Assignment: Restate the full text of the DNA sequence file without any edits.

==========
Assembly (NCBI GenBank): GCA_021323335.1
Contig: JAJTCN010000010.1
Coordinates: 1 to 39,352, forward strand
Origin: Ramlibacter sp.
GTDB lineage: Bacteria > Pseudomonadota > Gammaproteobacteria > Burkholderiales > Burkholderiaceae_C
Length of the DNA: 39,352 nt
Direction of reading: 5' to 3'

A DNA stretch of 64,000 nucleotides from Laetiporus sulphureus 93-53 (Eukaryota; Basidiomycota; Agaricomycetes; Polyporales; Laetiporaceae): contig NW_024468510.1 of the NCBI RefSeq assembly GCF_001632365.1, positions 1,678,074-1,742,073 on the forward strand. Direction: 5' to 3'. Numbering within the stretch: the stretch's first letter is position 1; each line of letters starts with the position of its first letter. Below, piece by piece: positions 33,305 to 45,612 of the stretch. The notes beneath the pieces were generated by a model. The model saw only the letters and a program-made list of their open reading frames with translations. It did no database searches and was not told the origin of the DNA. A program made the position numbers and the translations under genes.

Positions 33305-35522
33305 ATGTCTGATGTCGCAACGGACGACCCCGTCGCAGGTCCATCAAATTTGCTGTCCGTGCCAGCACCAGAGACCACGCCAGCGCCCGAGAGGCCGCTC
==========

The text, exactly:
Assembly (NCBI GenBank): GCA_021323335.1
Contig: JAJTCN010000010.1
Coordinates: 1 to 39,352, forward strand
Origin: Ramlibacter sp.
GTDB lineage: Bacteria > Pseudomonadota > Gammaproteobacteria > Burkholderiales > Burkholderiaceae_C
Length of the DNA: 39,352 nt
Direction of reading: 5' to 3'

A DNA stretch of 64,000 nucleotides from Laetiporus sulphureus 93-53 (Eukaryota; Basidiomycota; Agaricomycetes; Polyporales; Laetiporaceae): contig NW_024468510.1 of the NCBI RefSeq assembly GCF_001632365.1, positions 1,678,074-1,742,073 on the forward strand. Direction: 5' to 3'. Numbering within the stretch: the stretch's first letter is position 1; each line of letters starts with the position of its first letter. Below, piece by piece: positions 33,305 to 45,612 of the stretch. The notes beneath the pieces were generated by a model. The model saw only the letters and a program-made list of their open reading frames with translations. It did no database searches and was not told the origin of the DNA. A program made the position numbers and the translations under genes.

Positions 33305-35522
33305 ATGTCTGATGTCGCAACGGACGACCCCGTCGCAGGTCCATCAAATTTGCTGTCCGTGCCAGCACCAGAGACCACGCCAGCGCCCGAGAGGCCGCTC